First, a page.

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Hit Me With Music!

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Messenger: Nesta1 Sent: 3/1/2019 5:27:55 AM
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The incomparable Mississippi John Hurt was born in Carroll County, Mississippi in March of 1892 about 4-1/2 months before H.I.M. was born in Ejersa Goro, Ethiopia.

RastafarI!








Messenger: GARVEYS AFRICA Sent: 3/1/2019 7:13:16 AM
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Plantation songs







Messenger: Nesta1 Sent: 3/1/2019 12:01:45 PM
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And, of course, there's the bigger-than-life Earl "Fatha" Hines to whom every old jazz player like me owes a tremendous debt of gratitude.



Messenger: Nesta1 Sent: 3/3/2019 8:24:35 AM
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Messenger: Empress lioness 9 Sent: 3/3/2019 9:57:40 AM
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"good thing about music, when it hits ya feel no pain"
Nice selections, Nesta
Jah Bless
Keep hittin'


Messenger: Levite I Sent: 3/3/2019 1:51:54 PM
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To all I Sistren ancestral and living. Blessings from the Levite


Messenger: Levite I Sent: 3/3/2019 2:09:36 PM
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Is song like dis is mi a raise and grow to. When I man eye dehya knee more time is dis kinda riddim iman cud hear ina di distance while ina playground at break time as Garvey Afrika fadda did have di biggest baddest sound in I city and could be heard tessin riddim from miles away. True story. So mi a hail Garveys Afrika and Garveys Afrika Snr from dem love di ghetto yute!

And all true real ghetto yute who a try a survive in Babylon right now and have dem papers and cerfitiket and nah do nuh wrong and still cyant find a works know seh Jah love yuh. The I works are not in vain!

Mi nuh know how dis ah some big thread about hit me with music and nobody have first hand account of musical experience and whe dem be when dem hear and get lick ina dem chess by certain riddim...yo mi waan hear story about mystical musical experience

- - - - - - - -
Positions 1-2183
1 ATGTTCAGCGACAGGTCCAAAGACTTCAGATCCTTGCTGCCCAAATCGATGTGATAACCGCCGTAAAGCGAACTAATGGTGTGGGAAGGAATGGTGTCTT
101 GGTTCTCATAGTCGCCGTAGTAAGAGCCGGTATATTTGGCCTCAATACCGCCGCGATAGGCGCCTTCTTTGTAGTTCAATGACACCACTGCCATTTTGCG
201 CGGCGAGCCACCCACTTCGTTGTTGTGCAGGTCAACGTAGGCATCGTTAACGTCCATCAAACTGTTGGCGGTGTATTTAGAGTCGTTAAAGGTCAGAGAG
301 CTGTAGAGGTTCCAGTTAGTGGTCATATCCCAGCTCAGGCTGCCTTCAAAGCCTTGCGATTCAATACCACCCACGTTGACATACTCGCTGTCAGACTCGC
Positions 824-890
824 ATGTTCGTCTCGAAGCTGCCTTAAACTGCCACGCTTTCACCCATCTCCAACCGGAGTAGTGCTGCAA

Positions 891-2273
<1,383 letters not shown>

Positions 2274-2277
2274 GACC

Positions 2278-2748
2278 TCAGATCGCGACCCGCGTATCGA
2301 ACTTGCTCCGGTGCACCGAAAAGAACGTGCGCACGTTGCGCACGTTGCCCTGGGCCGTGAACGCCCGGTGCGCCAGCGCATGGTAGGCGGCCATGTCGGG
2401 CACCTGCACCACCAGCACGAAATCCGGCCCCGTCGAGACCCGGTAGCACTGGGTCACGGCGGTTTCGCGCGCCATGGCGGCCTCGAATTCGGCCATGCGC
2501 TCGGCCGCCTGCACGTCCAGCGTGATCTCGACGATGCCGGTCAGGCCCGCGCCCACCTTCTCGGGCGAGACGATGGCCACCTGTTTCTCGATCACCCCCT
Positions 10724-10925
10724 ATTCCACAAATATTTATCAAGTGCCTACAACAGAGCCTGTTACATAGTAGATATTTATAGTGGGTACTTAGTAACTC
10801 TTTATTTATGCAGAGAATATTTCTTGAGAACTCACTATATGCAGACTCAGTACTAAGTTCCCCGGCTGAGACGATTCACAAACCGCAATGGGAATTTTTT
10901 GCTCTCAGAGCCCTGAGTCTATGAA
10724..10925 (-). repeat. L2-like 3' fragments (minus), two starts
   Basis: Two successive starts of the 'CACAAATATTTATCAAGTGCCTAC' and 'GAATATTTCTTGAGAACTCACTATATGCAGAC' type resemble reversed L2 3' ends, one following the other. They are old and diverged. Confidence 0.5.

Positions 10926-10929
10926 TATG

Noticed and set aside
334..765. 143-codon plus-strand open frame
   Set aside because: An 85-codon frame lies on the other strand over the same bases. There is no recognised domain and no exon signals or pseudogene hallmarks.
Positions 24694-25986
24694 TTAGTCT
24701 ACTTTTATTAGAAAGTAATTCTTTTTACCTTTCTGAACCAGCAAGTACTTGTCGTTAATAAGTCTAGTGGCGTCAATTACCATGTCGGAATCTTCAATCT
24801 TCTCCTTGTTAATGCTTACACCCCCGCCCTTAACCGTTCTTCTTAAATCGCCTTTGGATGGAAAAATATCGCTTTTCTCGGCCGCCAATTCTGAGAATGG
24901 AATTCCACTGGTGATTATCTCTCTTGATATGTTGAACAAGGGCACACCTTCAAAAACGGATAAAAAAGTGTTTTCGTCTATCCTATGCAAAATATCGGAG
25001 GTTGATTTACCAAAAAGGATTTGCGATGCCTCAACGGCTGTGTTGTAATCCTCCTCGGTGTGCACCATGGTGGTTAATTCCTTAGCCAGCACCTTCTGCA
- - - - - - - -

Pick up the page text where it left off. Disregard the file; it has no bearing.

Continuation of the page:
Messenger: Nesta1 Sent: 3/4/2019 1:24:35 AM
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Messenger: Nesta1 Sent: 3/4/2019 2:13:10 AM
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Very few people have any concept of how profoundly the culture and innovation of the African slave has influenced all realms of modern music. I remember many years ago learning about the "call and response" (derived from African slave work songs and going back even deeper into African culture) in a jazz, rhythm & blues music class taught by a man who happened to be aptly named Mr. Freeman. The "call and response" motif derived from the interactive vocals sung during field work (and was subsequently incorporated into African-American Gospel music).

Jump ahead more than a century to psychedelic rock music which would appear to have little to do with plantation work songs or Gospel. In this cut called "Street Worm"(1969) from the band “Spirit”, Jimi Hendrix's close friend and co-electric guitar pioneer Randy California applies the 'call and response' technique at the beginning of a classic electric guitar solo (beginning at time 1:33). If you listen to how he "answers" his own guitar riff you can hear the genesis of an electric guitar technique that many other rockers subsequently adopted as a standard (incredibly, all rooted in an old slave singing style brought over to America from Africa). California liked the riff repeating technique born of the 'call and response' in his psychedelic leads so much that he frequently used an Echoplex when he played in concert.'Call and response' (which some may think is mere repetition) is so embedded in music today that very few would recognize it as being linked to an African tradition.






Messenger: Nesta1 Sent: 3/4/2019 2:37:13 AM
Reply

And, of course, the blue note -- now ubiquitous in modern music. Field hollers and work songs reflect the oral tradition of African music. Songs sung by slaves as they worked, hollering to each other across the fields, worshiping together or at other gatherings for entertainment. This musical language developed along with using augmentations of the traditional 12-tone chromatic scale of Western music, in a sound which came to be recognized as the "blues".




1 - 1011 - 2021 - 3031 - 4041 - 5051 - 6061 - 7071 - 8081 - 9091 - 100
101 - 110111 - 120121 - 130131 - 140141 - 150151 - 160161 - 170171 - 180181 - 190191 - 200
201 - 210211 - 220221 - 230231 - 240241 - 250251 - 260261 - 270271 - 280281 - 290291 - 300
301 - 310311 - 320321 - 330331 - 340341 - 350351 - 360361 - 370371 - 380381 - 390391 - 400
401 - 410411 - 420421 - 430431 - 440441 - 450451 - 460461 - 470471 - 480481 - 490491 - 500
501 - 510511 - 520521 - 530531 - 540541 - 550551 - 560561 - 570571 - 580581 - 590591 - 600
601 - 610611 - 620621 - 630631 - 640641 - 650651 - 660661 - 670671 - 680681 - 690691 - 700
701 - 710711 - 720721 - 730731 - 740741 - 750751 - 760761 - 770771 - 780781 - 790791 - 800
801 - 810811 - 820821 - 830831 - 840841 - 850851 - 859

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RastafarI
 
Haile Selassie I